Set in the studio of the titular struggling radio station, the show follows the exploits of the eight main studio employees – characters like Dr. Johnny Fever, a cynical burnout who refused to play disco, and Les Nessman, the bumbling, bespectacled newsman who's the star of today's episode. There's no two ways about it: They just don't make 'em like WKRP anymore. Even when they did, it was one of the best. During the show's original run on CBS from 1978 to 1982, it raked in Emmy nominations. But it didn't really find an audience until syndication, whereupon it became a huge hit – one of MTM Enterprises's6 most successful shows ever. Though hard to find today due to music licensing issues (it is, after all, set in a radio studio), fans frequently mention WKRP in the same breath as Taxi, M*A*S*H, and other unimpeachable greats of the era7. The show had it all: three-dimensional characters, great writing, and hilarious, talented actors.
WKRP in Cincinatti is a great introduction to a genre that might as well be called “70s sitcom.” Sitcoms from this era make for some of the most vital TV of all time, laugh track or not. Much like today's smart and popular comedies tend to use mockumentary and metahumor, the smart and popular comedies of the 70s had common strains as well. Here, I'll let one of the AV Club's master TV critics list them better than I ever could: “The characters are lovable losers, the central setting is a workplace mired in defeatism, and the episodes have an undercurrent of rueful regret. 8” Defeatism, rueful regret – it's no coincidence that these shows didn't come out in the 60s.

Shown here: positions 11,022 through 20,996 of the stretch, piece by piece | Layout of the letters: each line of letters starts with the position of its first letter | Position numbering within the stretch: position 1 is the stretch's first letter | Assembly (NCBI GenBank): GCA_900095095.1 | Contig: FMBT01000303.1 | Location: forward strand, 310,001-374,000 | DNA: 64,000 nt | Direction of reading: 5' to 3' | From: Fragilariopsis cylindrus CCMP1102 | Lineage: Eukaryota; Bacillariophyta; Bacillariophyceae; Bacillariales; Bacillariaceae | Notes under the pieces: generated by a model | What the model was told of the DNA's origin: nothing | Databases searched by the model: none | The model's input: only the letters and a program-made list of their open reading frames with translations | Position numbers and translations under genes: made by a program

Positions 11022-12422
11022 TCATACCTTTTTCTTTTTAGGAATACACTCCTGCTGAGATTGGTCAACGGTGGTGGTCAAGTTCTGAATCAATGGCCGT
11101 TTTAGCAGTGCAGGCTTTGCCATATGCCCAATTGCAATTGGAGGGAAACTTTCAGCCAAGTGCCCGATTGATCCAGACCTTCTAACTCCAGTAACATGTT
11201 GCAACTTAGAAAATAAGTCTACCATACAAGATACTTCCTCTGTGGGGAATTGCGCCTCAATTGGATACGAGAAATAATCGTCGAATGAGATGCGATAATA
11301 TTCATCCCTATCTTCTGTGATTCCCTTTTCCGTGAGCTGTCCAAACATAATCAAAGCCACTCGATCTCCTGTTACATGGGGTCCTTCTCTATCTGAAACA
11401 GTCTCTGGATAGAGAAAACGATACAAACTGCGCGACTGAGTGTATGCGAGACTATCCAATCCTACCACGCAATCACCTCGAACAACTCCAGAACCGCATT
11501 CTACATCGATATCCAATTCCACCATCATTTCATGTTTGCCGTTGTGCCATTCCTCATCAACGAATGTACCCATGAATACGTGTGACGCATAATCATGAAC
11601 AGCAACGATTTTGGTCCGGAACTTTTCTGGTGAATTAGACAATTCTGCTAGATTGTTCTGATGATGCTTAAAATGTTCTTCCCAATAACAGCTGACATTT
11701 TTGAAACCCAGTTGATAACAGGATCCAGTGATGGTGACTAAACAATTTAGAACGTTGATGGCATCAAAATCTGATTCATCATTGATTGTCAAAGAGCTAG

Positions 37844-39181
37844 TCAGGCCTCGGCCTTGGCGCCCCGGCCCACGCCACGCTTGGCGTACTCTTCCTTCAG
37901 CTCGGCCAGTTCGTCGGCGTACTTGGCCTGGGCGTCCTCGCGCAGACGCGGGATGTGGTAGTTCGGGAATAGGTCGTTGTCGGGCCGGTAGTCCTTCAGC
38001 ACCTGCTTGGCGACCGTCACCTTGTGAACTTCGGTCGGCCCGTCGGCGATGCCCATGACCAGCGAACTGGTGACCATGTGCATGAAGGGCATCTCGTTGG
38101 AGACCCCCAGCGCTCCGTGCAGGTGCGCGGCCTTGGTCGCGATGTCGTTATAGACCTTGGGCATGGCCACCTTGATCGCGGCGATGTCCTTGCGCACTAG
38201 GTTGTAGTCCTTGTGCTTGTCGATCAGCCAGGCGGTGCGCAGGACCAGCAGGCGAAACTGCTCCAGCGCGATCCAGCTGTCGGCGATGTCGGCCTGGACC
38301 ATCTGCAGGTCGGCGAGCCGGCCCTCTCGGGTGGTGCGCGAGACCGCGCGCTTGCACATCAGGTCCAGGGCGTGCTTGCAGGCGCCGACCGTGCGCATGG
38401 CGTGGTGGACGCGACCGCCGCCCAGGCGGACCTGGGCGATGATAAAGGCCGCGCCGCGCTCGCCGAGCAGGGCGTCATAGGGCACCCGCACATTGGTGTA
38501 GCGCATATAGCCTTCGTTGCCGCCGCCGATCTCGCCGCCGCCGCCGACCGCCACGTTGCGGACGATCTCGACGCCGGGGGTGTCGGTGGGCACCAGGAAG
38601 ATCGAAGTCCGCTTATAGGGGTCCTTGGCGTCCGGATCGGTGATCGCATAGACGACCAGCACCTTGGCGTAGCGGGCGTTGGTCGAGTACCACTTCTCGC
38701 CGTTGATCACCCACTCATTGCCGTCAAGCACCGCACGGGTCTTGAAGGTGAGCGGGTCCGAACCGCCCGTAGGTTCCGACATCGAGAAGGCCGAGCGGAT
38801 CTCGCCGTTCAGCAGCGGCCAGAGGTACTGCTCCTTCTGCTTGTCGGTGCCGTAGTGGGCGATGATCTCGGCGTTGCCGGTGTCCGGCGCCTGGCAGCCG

For better or for worse, critics and audiences alike seem to be taking TV a lot more seriously these days. As we look forward to the Arrested Development reunion or finding out Walter White's final fate, let's not forget to look back – there is so much, especially comedy, that's worth watching. It may not be modern, postmodern, or wink at the viewer, but it will definitely surprise them. The National Film Registry has been selecting “culturally, historically, or aesthetically significant films” for preservation within the Library of Congress, which, lest we forget, also preserves all of our tweets. Why shouldn't it preserve our television? We need structures in place to preserve and honor shows like WKRP in Cincinnati. Network Awesome, as always, has our back.
2 Johnson, Steven. "Watching TV makes you smarter." The New York Times 24 (2005).
3 As opposed to an adequate timekiller. For proof, check your favorite news source or entertainment website for a review of this week's Walking Dead or Boardwalk Empire. If they don't have one, I owe you a beer.
4 Not to be confused with “Post Office.”
5 WKRP may not be as monumental as either of those other two, but roll with me here.
6 Mary Tyler Moore's production company. Other MTM productions include The Mary Tyler Moore Show (duh), The Bob Newhart Show, Lou Grant, Hill Street Blues, and St. Elsewhere. Not bad!